Sound regional publisher stresses local connections

Partnerships offer lifeline despite struggling industry

Newspapers nationwide are struggling, but Eran Kennedy, regional publisher for Sound Publishing’s Olympic Peninsula News Group, says local connections are keeping the company’s publications in Clallam and Jefferson counties alive.

“News deserts are a thing of not necessarily the past, but they definitely are the future,” Kennedy said, speaking to a meeting of Coffee with Colleen, presented by the Clallam Economic Development Council (EDC).

“One of the things that is in our favor is the demographics of our market and the fact that we have a loyal bunch of subscribers, whether in print or online, and they are continuing to support our publications,” Kennedy said.

Kennedy was made regional publisher for Sound Publishing’s three North Olympic Peninsula publications — Sequim Gazette, Peninsula Daily News and Forks Forum — in July following the departure of Terry Ward, former publisher and vice president of Sound Publishing. Before becoming publisher, Kennedy was advertising director for the three publications for the past five years.

Born in London and raised across Canada, Kennedy first came to Clallam County nine years ago because of her husband’s U.S. Coast Guard career. She lives in Sequim, where her two teenage children are in school, and Kennedy will remain based in the county as the publisher of the Olympic Peninsula News group.

There are nine reporters across Sound’s three local publications; five at the PDN, including two sports reporters; three in Sequim and one in Forks.

Moving forward, Kennedy said she hopes to beef up local publications’ digital presence, both online and on social media.

“We will be finding a way to give you early information and a little bit more frequently,” Kennedy said.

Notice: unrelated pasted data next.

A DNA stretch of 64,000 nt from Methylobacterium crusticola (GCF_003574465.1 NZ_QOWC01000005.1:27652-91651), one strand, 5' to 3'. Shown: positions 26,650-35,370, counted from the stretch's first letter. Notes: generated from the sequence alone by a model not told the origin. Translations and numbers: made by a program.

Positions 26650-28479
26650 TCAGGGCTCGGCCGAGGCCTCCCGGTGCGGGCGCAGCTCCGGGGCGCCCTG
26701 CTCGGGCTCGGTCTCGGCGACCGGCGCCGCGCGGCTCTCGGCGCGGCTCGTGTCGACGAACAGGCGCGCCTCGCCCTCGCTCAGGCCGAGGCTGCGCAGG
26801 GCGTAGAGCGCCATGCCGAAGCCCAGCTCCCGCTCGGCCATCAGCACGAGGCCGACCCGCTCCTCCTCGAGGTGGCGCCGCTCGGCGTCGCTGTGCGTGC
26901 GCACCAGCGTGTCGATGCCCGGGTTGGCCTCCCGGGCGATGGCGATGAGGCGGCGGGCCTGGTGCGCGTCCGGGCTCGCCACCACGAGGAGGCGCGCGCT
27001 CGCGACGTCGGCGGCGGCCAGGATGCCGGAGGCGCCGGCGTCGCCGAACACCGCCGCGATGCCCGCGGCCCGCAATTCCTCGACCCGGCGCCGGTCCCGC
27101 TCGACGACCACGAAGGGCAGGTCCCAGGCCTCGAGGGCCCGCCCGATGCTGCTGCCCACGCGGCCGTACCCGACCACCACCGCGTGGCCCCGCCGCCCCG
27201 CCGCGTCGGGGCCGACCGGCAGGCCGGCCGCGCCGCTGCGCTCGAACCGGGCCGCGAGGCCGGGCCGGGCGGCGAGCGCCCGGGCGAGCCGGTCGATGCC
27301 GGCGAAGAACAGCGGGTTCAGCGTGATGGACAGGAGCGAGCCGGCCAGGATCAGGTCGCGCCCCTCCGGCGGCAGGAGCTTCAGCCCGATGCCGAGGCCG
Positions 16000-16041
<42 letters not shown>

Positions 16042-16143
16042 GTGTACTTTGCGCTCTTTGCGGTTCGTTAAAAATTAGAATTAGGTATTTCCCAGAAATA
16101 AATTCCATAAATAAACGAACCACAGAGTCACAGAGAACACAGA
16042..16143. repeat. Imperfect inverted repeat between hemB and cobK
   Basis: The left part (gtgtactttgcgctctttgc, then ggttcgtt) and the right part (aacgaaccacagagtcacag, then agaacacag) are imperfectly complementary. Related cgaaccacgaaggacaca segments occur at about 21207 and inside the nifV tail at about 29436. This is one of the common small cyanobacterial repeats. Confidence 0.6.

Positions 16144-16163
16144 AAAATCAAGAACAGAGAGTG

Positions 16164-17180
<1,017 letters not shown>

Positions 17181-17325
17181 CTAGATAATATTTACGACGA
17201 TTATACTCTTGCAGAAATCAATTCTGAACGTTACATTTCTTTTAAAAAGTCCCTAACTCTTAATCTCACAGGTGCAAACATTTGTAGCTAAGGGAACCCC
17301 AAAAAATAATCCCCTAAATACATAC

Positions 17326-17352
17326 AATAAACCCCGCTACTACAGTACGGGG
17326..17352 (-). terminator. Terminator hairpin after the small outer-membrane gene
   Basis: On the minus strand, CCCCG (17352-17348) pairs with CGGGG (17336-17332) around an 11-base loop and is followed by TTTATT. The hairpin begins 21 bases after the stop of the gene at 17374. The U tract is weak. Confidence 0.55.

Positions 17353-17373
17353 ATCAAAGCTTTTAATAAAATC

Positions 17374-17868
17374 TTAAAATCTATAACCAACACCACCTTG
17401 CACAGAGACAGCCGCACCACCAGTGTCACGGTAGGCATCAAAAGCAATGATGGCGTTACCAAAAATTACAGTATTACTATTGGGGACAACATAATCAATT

Data also is being collected to determine what kind of stories are the most read online, which Kennedy said will help inform future news coverage, “not to say that we’re definitely going to use that information to write more of those stories because often they’re emerging news, but really to say we’re going to target our news coverage to what the readers are very interested in reading,” Kennedy said.

Newspapers are hurting nationally and locally, Kennedy said. A 2022 study from Northwestern University found an average of two newspapers a week were shutting down between 2019-2022. The COVID-19 pandemic caused many newspapers to close and others — including the PDN, Sequim Gazette and Forks Forum — lost advertising revenue.

“We did see an increase in our digital ad revenue and programmatic advertising,” Kennedy said. “So we did see an increase in that, and we did see an increase in the number of our digital subscribers, but that isn’t coming fast enough to recoup the losses that we are feeling on the print side.”

Sound Publishing has made investments in its printing presses based in Lakewood, and Kennedy said the company is now the largest commercial printer in Washington, printing a number of competitors’ publications.

Kennedy urged business owners to advertise with Sound Publishing, noting that money spent with a local publication tends to stay in the community.

She urged business leaders to support the Community News and Small Business Support Act. The bill, which was introduced last month in the U.S. House by Reps. Susan DelBene, D-Washington, and Claudia Tenney, R-New York, supports newspapers and local journalism.

“The Community News and Small Business Support Act would create two tax credit programs, each providing benefit to local newspapers whereby a small business could apply for a tax credit of up to $5,000 for the first year and $2,500 for the next four years to help pay for advertising in local newspapers,” Kennedy said.

Local newspapers also could apply for a payroll tax credit of up to $25,000 for each local journalist in the first year and $15,000 in the following four years of the program, she added.

Sound Publishing also is partnering with the Clallam EDC’s Small Business Boost program “that sparks innovation,” Kennedy said.

Peninsula Daily News has the largest website on the Olympic Peninsula,” Kennedy said. “We have upwards of a million page views every month. Those eyeballs are then eyeballs that can be used for marketing and for branding your business with a trusted local news source.”

Kennedy said she hopes to reinvigorate the internship program the company has with Peninsula College.

She also said she wants to find ways to increase wages in the newsroom, adding that journalists are among the lowest paid occupations across the nation.

“I’d like to do more investigative reporting because I think that, being the local watchdog, it’s important for us to dive into that investigative reporting,” Kennedy said.

“We have people on our team that are excellent feature writers. We’d like to see more work on the feature writing side.”